Sage may be a princess through-and-through but she is also has an independent spirit. She says what she means and doesn’t demure. She can guard her turf in the sandbox with boys wearing her tule-trimmed clothing (then insists on changing her sandy cloths when she gets out). She enjoys going to the zoo and museums (wearing glitter-gowns) and brings me flowers to weave into a crown for her to wear to the fairs. She’s a princess in a realm where queens have power.

My Disney PrincesThere is only one thing to do. I still can’t bring myself to take Sage to Disney World but I braced myself and booked a Disney cruise for her fifth birthday next year. All the Disney magic on board and then a few stops to visit the real world too. We’ll have a day in Mexico to see ancient ruins and she can see if anyone can understand her Spanish.  There is a day in Jamaica where we can visit a historic plantation and dine on goat curry. We have a stop in Grand Cayman where we can visit a turtle farm and learn about marine conservation. Then at last, a day on a Disney’s Castaway Cay where she will watch her mother do a 5K co-ed run. And yes, I do plan on giving her a princess makeover complete with gown, shoes, and crown, at the Bibity-Bobity-Boutique. She is a princess, after all.

Wander-readers tend to be discerning readers and worldly cultural travelers. Have any of you been confronted with the power of the mouse? What do you think about Disney’s influence on travel and literature?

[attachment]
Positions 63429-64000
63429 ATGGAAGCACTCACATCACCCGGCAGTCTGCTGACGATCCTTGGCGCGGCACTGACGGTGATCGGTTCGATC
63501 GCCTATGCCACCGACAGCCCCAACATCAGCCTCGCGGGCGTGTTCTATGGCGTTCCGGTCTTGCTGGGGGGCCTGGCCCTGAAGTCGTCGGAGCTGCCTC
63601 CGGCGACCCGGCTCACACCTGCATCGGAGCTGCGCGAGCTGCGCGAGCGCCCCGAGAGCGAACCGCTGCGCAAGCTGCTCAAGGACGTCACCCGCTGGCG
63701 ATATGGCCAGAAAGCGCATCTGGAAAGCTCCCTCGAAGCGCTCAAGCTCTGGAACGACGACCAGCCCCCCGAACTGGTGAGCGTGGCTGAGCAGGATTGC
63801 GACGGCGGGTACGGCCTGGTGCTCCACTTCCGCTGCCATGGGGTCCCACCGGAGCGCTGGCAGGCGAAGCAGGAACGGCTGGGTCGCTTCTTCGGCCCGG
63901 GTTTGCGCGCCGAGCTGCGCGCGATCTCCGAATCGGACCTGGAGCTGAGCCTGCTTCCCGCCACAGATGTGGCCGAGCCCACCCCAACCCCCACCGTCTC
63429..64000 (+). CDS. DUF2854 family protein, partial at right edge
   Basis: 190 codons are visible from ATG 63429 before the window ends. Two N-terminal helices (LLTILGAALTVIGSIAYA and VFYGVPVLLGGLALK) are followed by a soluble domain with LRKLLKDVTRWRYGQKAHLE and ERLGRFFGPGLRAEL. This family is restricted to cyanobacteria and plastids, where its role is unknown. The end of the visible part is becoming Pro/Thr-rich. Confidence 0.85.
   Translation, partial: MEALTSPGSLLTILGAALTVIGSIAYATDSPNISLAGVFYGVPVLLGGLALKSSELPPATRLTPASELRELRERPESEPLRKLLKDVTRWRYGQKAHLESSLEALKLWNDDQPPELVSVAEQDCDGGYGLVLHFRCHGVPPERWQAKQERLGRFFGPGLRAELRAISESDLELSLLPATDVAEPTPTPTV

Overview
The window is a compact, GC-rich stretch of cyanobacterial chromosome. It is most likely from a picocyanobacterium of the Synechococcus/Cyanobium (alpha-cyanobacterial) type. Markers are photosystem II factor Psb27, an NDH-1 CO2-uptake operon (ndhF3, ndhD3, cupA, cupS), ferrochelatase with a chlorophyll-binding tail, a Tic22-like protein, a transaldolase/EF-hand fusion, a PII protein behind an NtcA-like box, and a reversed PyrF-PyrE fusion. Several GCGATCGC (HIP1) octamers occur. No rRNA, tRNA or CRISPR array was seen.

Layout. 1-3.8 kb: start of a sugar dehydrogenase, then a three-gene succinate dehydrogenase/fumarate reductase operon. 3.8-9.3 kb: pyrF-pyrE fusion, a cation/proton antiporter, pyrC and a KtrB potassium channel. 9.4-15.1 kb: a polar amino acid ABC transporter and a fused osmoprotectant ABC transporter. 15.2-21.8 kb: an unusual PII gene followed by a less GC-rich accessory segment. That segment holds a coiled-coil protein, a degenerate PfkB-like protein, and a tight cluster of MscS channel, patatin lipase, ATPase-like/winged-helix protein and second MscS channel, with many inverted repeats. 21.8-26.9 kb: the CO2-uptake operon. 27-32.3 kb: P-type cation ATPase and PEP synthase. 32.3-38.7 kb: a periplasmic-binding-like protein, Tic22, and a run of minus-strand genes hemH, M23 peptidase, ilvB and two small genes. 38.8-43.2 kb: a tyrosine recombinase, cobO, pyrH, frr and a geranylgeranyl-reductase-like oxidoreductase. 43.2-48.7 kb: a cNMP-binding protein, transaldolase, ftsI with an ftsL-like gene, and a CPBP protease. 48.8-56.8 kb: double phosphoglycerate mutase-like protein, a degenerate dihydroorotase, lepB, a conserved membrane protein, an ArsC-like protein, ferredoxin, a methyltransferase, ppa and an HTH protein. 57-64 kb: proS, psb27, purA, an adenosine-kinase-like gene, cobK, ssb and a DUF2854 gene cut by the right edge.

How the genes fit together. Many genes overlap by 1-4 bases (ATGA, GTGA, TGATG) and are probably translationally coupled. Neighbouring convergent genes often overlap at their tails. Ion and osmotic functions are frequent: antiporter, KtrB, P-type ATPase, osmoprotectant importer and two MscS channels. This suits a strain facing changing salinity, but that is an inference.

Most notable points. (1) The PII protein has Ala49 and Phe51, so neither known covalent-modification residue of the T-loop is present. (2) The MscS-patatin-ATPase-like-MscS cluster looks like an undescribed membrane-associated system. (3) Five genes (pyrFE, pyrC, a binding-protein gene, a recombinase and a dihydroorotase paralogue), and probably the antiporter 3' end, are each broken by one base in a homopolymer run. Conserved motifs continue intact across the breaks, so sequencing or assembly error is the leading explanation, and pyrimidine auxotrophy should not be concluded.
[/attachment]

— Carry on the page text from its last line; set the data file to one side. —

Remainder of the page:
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Call me a liar

by Angie Hilbert
( March 12th, 2015 )

a liar with a secretIt’s probably not surprising that, as a hobby writer of fiction, I’m a liar. My best work happens when I successfully take an essential truth and warp it with artful lies. But I don’t want to talk about fiction as lie. I want to tell you about lies I’ve told about my fiction.

I did a lot of lying growing up. I don’t mean the kind of lie where you tell your parents about going to Suzie’s to study when you are really going to a party—  I mean the kind where I would tell my mom I needed five dollars for school supplies then take the five dollars and buy a blank book to write in. Now, if you’ve read things I’ve written about my mother in earlier WanderLit posts, you know she would have gladly given me five dollars for a journal I had been honest with her. But she was not as introverted as me and maybe a week later (probably at dinner in front of my little sister) she might expose me and ask me how the writing was coming. This could lead to all kinds of intrusive questions she might feel entitled to the answers of. So I lied.